Water in a puddle at the bottom of the boat can get into the hog to planking join and enter the end grain of the agba laminates; weakening of the bottom of the hull can result in a human foot going straight through it and from time to time dinghies are impaled on trolleys, edges of hards, submerged posts, and so on resulting in dramatic looking holes in the boat.

Boats (most of them!) with built in buoyancy tanks are prone to failure of the urea formaldehyde glue in way of the glues and screwed bulkhead, tank face and tank top to moulded hull connections; this causes the tank to fill with water during a capsize and to stay that way afterwards, trapping water and promoting rot.

The plywood decks do not last anything like as long as the rest of the boat, and re-decking every few years should be considered routine.

“Mark 2″ Fireflies with laminated gunwales are prone to delamination of the gunwales, which are glued up with urea formaldehyde; if these go the whole boat starts to resemble a banana and the resultant flexing splits the bouyancy tank to hull joins (see above).

All of these are fixable.”

Ed’s view:


The raw materials for working on Fairey Moulded Veneer hulls are: some thin wood veneers and ply (preferably Agba) and some glue epoxy works well, but so does a slow polyurethane foaming glue. Agba veneers (and others) can be had from Robbins Timber in Bristol and a good epoxy and some fillers (Sicomen, Sp or West to taste) are widely available.
The wood:
The first problem you bounce into is likely to be the veneers that you can get hold of. The agba from Robbins is variable in quality, some can be quite dry and well cracked. More importantly, it is nearly always only available in one thickness of 1.5-2mm which is really too thin for working on fairey boats which are nominally made out of 2.5mm veneer. But of course, you only need the Agba for the outer layers and I would normally advise using standard mahogany building veneer (or even thin ply – marine or modelling) for the middle layer, which is normally available in something closer to 2.5 (2-3mm). Because wood varies so much, I really think nothing beats actually going up to Robbins (or other woodyard) and picking out your own leaves of veneer. That way you at least know what you are getting. Leafs normally are about 6-8ft by 8-12in and will roll into a circle of about 1-1.5m depending on how dry they are. So with luck you can get them in the back of the car.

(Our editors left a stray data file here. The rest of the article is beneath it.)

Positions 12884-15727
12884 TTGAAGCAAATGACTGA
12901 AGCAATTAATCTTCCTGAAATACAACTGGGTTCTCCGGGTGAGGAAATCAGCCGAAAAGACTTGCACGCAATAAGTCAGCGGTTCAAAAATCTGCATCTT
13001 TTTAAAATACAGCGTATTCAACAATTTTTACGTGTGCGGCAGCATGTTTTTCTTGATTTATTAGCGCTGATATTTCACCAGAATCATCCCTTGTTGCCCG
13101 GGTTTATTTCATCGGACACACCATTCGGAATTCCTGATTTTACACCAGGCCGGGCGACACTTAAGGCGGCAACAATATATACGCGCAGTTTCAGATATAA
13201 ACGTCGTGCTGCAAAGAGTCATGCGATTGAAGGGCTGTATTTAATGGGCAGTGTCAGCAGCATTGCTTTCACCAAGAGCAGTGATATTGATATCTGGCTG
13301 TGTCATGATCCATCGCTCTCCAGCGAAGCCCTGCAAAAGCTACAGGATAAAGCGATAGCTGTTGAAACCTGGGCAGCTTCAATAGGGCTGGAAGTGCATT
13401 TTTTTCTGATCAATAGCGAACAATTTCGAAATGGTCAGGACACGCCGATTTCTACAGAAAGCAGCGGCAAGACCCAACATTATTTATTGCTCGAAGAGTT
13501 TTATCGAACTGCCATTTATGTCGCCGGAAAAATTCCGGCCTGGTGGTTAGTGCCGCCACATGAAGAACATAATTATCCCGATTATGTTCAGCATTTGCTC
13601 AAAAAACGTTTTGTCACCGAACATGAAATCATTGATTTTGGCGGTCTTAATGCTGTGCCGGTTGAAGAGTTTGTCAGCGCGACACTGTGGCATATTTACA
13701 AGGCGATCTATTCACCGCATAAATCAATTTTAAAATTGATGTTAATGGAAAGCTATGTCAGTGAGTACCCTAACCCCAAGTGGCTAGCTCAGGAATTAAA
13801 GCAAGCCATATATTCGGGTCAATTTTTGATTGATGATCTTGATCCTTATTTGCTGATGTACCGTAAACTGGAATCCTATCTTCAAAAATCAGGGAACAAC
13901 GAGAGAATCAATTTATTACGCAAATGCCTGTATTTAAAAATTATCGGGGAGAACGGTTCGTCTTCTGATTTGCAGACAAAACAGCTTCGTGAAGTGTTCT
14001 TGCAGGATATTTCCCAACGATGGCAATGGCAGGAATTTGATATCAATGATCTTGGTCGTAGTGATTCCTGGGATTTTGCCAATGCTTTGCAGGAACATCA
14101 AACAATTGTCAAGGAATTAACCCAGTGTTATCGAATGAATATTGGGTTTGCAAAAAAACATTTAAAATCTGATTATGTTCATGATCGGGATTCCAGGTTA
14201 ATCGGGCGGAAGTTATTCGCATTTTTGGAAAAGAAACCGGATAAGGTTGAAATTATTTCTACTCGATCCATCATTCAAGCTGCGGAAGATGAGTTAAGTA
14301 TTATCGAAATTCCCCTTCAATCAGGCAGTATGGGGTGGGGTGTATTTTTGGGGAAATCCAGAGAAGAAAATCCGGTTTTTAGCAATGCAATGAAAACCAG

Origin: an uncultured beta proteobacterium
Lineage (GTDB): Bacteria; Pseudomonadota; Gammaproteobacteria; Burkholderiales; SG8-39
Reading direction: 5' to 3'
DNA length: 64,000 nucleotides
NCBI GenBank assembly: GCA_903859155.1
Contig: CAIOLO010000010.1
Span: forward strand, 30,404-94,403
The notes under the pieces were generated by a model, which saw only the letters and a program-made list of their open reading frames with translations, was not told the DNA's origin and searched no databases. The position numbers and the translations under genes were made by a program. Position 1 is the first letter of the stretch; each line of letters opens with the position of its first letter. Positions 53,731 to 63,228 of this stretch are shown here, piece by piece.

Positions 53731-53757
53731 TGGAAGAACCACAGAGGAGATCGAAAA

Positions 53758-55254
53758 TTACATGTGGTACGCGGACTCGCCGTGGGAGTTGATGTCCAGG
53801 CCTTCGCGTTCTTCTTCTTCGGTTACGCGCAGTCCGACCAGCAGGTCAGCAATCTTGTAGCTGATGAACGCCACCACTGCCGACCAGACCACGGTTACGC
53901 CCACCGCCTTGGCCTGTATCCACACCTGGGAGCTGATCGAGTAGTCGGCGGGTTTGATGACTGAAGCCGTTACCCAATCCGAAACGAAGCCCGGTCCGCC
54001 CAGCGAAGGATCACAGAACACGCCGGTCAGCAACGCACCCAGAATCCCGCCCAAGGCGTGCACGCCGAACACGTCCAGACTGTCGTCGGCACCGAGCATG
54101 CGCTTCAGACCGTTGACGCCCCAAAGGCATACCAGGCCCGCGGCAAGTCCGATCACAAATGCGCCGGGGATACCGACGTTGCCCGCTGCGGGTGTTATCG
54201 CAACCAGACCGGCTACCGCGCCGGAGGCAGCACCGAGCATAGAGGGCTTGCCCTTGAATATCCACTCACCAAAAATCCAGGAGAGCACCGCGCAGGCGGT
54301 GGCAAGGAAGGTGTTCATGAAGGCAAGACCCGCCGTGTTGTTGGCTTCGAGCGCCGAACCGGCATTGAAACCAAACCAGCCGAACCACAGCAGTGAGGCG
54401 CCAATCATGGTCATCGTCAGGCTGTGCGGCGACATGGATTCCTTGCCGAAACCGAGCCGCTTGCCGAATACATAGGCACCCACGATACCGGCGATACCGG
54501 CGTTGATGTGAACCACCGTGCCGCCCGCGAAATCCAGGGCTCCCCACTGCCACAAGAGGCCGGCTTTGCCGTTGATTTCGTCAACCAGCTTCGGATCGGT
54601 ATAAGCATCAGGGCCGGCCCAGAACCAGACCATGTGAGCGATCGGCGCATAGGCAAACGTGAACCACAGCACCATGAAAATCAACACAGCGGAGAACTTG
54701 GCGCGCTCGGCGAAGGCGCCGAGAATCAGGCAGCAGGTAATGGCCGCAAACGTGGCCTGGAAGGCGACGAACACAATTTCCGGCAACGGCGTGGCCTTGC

The Glue
I think my preference is to work with Epoxy, but there is really no reason why you can’t use other good boat-glues. I have had sucess with foaming polyurethane when I wanted to work fast, or indeed if there are any gaps in the join as it is very good at low-strength gap-filling. Just be very careful if you use the ‘quick’ version (which to be honest is normally ‘why’ you are using the glue in the first place, unless you like to totally blacken your hands for the fun of it) as the foaming can produce enough push to lift the veneer if you are not careful. On the other hand, as I said, it does nicely fill up any voids that you might have.

Tools and Equipment:

You need a staple gun, normally the ones that take the small staples rather than the big ones, which leave bloody great holes, (from a good tool merchant), staples of various lengths (ditto), something to staple through in order to pull the staples out after the glue has dried (old toe straps are excellent for this) a sharp stanley knife, a set of sharp chisels, a small low-angle hand-plane, various sanding blocks, a straight edge rule (longer than the hole you are filling), a bevel gauge, a pair of dividers, something to mask areas from epoxy (brown parcel tape and polyethylene sheet do well) and some thin plywood (obtainable from model shops) along with some softwood and the usual woodworking hand tools if you need to make a former to laminate over to fill a big hole.